FBN’s Charles Payne, NewOak Capital President James Frischling, small business expert Susan Solovic, retail analyst Hitha Prabhakar and Penn Financial Group founder Matt McCall on the outlook for Cubist Pharmaceuticals.
A&G Capital CIO Hilary Kramer, small business expert Susan Solovic, FBN’s Charles Payne, retail analyst Hitha Prabhakar, Penn Financial Group founder Matt McCall and FBN’s Tracy Byrnes on the opportunities for investors in the defense sector.
Small businesses are always looking for inexpensive ways to advertise; budding entrepreneurs are always looking for ways to start a business on a shoestring. Affiliate marketing programs can be what both groups are looking for, and that’s a good thing, as Martha Stewart might say. However, in the corner of the Internet where all the over-the-top, super-hype lives, affiliate programs are often touted as get-rich-quick schemes, and that’s a bad thing.
Affiliate programs can be a sound way to advertise for a business and a decent way for a person to start a business and begin to make a little money on the Internet. But starting or joining an affiliate program is not a way to turn on a gushing cash spigot.
If you already offer products or services over the Internet, starting an affiliate program will extend your reach. Websites will sign up to promote your business. When a visitor of the affiliated site buys something from you, the affiliated site gets a percentage of the sale.
You don’t pay anything—except for your overhead to set up the program, create graphics, etc—until a sale is made, unlike paying for “clicks” or “impressions,” which seldom result in an actual sale. The very nature of this system encourages your affiliates to diligently promote your products. If their marketing efforts fail, they earn nothing.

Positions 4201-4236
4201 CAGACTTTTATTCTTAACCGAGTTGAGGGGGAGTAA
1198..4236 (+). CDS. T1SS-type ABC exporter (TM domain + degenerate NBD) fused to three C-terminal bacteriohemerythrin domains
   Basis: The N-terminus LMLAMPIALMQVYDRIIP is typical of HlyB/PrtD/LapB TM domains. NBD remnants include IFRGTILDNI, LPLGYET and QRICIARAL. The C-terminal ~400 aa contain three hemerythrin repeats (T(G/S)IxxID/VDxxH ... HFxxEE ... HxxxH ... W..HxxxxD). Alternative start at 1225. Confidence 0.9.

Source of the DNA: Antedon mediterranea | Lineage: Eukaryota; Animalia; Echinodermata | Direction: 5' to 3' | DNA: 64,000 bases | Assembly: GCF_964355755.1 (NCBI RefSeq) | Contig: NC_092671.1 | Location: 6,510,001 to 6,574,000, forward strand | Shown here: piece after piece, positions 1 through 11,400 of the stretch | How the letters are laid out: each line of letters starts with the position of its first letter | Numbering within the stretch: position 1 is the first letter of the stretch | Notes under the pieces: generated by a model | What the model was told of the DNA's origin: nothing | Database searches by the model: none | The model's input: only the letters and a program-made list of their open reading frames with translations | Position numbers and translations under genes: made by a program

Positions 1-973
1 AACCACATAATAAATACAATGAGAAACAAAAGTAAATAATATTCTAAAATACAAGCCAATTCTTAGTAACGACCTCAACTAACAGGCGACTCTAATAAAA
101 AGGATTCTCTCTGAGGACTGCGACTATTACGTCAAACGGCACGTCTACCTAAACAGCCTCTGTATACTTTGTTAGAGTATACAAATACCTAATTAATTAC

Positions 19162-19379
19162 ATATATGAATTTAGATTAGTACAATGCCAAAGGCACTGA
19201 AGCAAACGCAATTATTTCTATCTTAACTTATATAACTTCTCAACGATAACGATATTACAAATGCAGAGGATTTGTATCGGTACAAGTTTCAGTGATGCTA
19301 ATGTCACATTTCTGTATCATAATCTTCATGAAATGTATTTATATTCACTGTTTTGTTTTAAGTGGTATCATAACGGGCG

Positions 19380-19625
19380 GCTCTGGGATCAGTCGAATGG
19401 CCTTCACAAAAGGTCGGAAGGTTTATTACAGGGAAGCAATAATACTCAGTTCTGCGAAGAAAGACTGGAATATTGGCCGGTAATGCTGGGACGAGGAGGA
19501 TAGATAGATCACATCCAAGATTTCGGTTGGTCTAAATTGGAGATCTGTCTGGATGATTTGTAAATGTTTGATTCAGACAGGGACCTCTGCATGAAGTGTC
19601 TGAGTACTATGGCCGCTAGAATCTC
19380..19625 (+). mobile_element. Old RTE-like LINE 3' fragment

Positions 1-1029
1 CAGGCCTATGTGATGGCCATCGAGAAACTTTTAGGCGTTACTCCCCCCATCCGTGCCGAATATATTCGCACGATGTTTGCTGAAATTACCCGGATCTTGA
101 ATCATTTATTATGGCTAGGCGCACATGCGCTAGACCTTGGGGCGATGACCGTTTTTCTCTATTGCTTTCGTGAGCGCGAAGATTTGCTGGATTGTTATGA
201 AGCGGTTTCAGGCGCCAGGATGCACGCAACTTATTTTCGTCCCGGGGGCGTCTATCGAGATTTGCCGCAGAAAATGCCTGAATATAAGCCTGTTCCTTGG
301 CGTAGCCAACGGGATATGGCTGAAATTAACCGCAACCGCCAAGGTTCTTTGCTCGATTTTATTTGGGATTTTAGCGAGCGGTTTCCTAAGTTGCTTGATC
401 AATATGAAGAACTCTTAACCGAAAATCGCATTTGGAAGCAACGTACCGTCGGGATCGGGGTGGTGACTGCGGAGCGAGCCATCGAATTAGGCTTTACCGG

Today you have several options to start an affiliate program for your small business: there are third party services and networks, you can custom code your site and some shopping cart systems include affiliate solutions.
When small businesses establish affiliate marketing programs, they generally want to enlist as many affiliates as possible, without becoming associated with sites that their customers might find objectionable or cause other problems.
For the other side of the affiliate marketing proposition: Should you become an affiliate? If you’re looking to create an e-commerce business just through affiliations, it’s a tough row to hoe. The competition is intense and high search engine rankings are usually the critical factor. Of course, the startup costs are low, so you don’t have much to lose.
Consider another scenario. If you’re already doing okay in e-commerce, should you become an affiliate of other online sellers? You’ve probably noticed that many of the big-server (the online equivalent of “big-box”) retailers, like Amazon.com and Buy.com, sell products offered at other e-commerce sites. They generally carry the “marketplace” label.
There are three sound reasons to add an affiliate dimension to your existing e-commerce site:
* To gain incremental revenue.
* To better serve your customers, and
* To test the potential of new product lines.